CAP: Nikki Tate’s Tarragon Island series focus on the typical preteen tribulations.
Victoria writer’s book restored to school library shelf
— Times Colonist staff
A truce has been declared in the Battle of the Bazoongas.
Last summer, Victoria children’s author Nikki Tate cried censorship when a Saskatchewan elementary school teacher-librarian banned her novel, Trouble on Tarragon Island.
At issue was the book’s reference to “bazoongas” as a slang word for breasts.
The librarian also expressed concern over the issue of bullying in the story, and speculated that children might read the bullying scene and use it as a template to harass fellow students.
Now Chris Oscar, the new principal of Elizabeth School in Kindersley, Sask., has reversed an earlier decision to ban Trouble on Tarragon Island.
“I’m so happy to hear that the school has reconsidered,” said Tate. “The book should never have been removed [from the library] in the first place.”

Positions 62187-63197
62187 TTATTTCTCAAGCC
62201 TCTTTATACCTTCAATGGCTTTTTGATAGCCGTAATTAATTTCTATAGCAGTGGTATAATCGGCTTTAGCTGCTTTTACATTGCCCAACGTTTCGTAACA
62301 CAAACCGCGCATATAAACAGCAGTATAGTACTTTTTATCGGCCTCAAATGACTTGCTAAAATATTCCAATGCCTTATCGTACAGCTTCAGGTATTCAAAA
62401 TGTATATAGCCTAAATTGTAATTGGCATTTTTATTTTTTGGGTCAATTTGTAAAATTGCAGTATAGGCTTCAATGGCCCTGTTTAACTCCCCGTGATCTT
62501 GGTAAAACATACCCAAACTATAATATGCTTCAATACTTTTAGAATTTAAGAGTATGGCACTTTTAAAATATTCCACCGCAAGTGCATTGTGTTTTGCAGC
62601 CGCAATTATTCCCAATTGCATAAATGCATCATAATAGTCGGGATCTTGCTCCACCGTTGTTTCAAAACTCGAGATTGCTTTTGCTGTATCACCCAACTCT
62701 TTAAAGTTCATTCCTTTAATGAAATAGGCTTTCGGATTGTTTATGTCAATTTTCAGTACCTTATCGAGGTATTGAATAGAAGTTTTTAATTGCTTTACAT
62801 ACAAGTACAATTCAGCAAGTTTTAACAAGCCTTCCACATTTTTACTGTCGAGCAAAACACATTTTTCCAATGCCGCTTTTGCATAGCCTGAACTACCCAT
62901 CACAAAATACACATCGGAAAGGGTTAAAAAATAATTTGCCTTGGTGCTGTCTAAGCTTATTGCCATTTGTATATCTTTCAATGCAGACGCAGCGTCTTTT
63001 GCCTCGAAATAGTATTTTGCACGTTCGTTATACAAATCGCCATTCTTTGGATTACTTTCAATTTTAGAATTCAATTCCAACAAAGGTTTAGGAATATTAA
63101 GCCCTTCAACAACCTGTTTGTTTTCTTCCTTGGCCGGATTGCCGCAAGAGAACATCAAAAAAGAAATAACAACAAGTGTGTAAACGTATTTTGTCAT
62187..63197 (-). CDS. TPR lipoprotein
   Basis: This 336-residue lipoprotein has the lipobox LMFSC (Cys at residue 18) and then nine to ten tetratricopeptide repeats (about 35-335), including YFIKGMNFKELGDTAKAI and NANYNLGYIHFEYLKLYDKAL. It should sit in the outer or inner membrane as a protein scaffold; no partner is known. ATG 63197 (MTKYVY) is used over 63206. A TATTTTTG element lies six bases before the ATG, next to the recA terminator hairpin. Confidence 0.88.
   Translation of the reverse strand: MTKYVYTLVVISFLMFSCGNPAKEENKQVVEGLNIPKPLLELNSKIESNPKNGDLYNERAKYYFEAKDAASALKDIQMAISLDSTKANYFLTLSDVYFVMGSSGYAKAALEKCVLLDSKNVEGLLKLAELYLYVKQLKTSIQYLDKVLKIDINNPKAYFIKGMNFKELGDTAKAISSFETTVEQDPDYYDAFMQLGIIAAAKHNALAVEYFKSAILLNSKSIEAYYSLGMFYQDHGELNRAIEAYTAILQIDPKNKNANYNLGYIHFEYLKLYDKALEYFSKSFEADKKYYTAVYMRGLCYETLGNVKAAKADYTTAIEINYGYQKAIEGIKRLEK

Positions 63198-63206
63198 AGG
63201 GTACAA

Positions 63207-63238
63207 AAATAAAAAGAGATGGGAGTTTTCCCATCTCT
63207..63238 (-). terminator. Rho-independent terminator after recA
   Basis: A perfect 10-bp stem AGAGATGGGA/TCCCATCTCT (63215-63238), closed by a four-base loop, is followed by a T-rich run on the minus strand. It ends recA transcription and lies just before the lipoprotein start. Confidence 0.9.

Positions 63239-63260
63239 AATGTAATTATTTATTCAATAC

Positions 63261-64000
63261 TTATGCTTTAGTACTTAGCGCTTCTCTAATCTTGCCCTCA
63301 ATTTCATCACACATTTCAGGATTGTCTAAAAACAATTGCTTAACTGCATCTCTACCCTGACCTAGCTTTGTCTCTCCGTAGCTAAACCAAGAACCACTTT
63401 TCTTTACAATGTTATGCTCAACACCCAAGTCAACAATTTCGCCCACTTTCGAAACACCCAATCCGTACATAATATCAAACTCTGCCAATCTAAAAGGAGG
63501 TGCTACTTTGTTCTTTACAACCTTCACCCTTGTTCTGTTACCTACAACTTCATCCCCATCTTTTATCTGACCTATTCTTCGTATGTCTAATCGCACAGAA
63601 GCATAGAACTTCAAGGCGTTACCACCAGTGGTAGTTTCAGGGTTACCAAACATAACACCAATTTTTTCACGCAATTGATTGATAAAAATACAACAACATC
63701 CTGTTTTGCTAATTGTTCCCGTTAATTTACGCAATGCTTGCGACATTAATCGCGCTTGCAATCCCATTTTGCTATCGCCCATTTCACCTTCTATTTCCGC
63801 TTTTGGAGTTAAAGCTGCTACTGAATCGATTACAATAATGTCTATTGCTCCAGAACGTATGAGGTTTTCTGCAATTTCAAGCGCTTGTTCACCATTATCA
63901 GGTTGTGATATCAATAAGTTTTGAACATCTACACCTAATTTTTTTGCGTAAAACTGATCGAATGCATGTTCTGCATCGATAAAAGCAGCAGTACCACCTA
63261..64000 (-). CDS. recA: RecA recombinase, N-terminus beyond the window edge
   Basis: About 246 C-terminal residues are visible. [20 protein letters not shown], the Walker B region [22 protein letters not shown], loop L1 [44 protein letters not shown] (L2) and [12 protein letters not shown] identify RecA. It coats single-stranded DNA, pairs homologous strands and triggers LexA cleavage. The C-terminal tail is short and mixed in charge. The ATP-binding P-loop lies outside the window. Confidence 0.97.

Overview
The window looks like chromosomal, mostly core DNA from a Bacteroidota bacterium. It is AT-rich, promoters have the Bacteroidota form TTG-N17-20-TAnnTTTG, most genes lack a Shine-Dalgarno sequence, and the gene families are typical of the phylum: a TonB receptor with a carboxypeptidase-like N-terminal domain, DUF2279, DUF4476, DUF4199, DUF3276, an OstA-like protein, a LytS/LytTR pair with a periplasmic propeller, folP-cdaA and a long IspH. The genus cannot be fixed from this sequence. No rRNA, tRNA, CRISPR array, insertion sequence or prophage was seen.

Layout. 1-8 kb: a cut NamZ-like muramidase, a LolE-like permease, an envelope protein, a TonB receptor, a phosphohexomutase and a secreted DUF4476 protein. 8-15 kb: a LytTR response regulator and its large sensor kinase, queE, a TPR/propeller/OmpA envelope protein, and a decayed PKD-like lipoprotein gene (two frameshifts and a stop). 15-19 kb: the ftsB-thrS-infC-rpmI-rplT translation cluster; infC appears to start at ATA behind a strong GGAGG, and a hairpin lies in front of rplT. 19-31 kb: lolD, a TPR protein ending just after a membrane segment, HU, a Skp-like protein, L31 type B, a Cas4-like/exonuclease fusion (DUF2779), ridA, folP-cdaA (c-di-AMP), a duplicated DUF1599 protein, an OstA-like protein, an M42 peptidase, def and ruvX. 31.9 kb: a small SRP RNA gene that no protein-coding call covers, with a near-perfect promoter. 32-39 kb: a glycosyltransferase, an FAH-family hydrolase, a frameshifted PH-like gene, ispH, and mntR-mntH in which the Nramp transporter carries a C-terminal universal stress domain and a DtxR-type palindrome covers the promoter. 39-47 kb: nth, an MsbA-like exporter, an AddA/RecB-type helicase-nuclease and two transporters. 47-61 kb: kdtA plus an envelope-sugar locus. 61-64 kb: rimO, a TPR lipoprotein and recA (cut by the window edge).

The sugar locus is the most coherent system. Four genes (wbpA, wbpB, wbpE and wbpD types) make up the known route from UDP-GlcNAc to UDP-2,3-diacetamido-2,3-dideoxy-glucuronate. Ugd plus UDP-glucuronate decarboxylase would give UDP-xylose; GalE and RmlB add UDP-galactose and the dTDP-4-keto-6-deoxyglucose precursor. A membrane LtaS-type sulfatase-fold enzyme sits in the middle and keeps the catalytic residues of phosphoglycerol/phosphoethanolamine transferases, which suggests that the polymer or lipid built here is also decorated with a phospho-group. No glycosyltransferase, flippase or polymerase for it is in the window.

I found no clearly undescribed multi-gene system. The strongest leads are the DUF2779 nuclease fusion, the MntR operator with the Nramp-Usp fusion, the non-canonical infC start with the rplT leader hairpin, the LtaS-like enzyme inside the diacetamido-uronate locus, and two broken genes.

The move is a relief for Tate’s publisher, Sono Nis, for another reason: Trouble on Tarragon Island has been nominated for a Diamond Willow Award in Saskatchewan.
The judges are school children, who vote on which of several books they like best. If a book isn’t available in school libraries, it’s chance of getting the children’s nod is diminished. “It’s great to know that students will have access to the book through their school library,” Tate says.
Other school libraries across North America have carried the book without complaint.